Scientists conducting the study were forced to collect samples from individual homes because the government’s water and sewer company at the time blocked access to aquifers that residents rely on in the southeast, environmental activist Víctor Alvarado said. Since then, lawmakers have approved legislation requiring the company to provide access for testing.

Salinas is also home to Steri-Tech, a company that uses ethylene oxide to sterilize medical equipment. It is a colorless, flammable gas that has a slightly sweet smell and is used to clean about 20 billion sterile medical devices a year. The EPA says short-term exposure to the gas poses no risk, but long-term or lifelong exposure can cause lymphoma, breast cancer and other diseases.

Steri-Tech reported two explosions — one in October and the other earlier this month — that scared residents and raised concerns about whether toxic chemicals had been released.

“My house shook!” said Lillian Melero, a 60-year-old retiree who recalled the blast shattering neighbors’ windows.

Meleroe said she wants answers from federal officials about the contamination in her town. “They write a lot, but I haven’t seen any changes,” she said.

Hoping to reduce his exposure, Santiago, a retiree who lives a few blocks from Steri-Tech, not only closes his windows but also plants avocado trees, small palms and bougainvillea with bright orange and fuchsia flowers to prevent ethylene oxide and other pollutants that enter his home.

Those measures, however, have had limited effect, and residents remain frustrated that their complaints about contamination have been ignored for years.

Tired of fighting pollution at the local level and getting no answers, community leader Wanda Ríos asked for help from the top.

“I’m stopping this at the federal level,” she said. “I’m not wasting my time here in Puerto Rico.”

She said several people in La Margarita, a neighborhood of about 100 people that sits next to Steri-Tech, have died of cancer, including a married couple and others who were part of a residents’ association she founded in recent years. Rios added that Steri-Tech recently organized health workshops for residents.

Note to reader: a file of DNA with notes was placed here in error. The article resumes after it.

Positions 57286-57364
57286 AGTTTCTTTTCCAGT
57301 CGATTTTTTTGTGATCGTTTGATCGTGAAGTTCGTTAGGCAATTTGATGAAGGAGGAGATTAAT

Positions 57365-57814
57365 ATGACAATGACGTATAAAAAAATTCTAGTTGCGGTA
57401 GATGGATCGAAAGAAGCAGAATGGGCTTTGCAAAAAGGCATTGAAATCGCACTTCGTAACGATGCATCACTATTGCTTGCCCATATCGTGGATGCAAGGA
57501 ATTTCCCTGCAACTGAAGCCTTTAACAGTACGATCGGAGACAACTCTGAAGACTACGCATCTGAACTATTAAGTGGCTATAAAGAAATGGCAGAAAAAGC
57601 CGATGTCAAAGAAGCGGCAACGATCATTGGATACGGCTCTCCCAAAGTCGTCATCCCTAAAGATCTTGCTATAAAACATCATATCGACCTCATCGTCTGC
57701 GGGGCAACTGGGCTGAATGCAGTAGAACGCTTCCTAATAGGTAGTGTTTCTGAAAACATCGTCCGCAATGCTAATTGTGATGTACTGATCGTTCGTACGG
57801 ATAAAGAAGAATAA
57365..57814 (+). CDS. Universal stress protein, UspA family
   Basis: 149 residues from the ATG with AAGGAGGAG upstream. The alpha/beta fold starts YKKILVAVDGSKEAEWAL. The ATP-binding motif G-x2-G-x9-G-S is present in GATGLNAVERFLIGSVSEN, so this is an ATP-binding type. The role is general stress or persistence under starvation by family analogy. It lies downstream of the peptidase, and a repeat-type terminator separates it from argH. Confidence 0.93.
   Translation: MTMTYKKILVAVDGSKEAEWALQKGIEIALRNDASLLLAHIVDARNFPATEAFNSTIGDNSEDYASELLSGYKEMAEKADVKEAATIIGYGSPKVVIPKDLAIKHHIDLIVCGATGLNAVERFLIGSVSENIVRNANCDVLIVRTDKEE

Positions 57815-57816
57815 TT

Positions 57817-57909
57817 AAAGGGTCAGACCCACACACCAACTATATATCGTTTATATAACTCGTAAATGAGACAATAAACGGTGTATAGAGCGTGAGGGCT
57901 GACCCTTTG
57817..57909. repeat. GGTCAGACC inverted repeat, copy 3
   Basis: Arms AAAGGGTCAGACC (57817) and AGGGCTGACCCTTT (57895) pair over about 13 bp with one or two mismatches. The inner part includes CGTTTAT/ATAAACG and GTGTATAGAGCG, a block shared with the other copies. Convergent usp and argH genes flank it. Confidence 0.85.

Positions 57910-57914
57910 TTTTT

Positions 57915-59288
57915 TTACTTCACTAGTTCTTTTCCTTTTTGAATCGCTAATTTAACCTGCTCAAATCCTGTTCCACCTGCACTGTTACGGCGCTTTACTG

On Wednesday night, about two dozen Salinas residents gathered to hear the results of air samples taken by the EPA last year, announcing that it had found extremely high concentrations of ethylene oxide in some areas. One area had 121 micrograms per cubic meter of air – more than 400 times the US national average of 0.30 micrograms.

Richard Ruvo, the EPA’s director of air and radiation, said Steri-Tech’s equipment filters out 99% of its emissions, but that’s not enough: “We know more needs to be done to reduce these emissions.”

Officials said the company is working to install equipment that will filter 99.9% of emissions, but it is unclear when that will happen. Ruvo added that other measures to reduce emissions are part of confidential discussions with the company.

Andrés Vivoni, a Steri-Tech representative, did not return a message for comment.

As the closed-door talks continue, the EPA has promised tougher regulations on toxic air emissions across the country by the end of the year. It was welcomed by many in Puerto Rico, which has one of the highest rates of asthma in the US jurisdiction and whose electricity generation system is 97% based on fossil fuels.

Karilyn Bonilla, who is from the community of La Margarita and served as mayor of Salinas for a decade, said she understands the concerns about the pollution. Although she has been the target of protests organized by frustrated residents, she said she is in favor of corrective measures.

“It was a struggle of many years,” she said.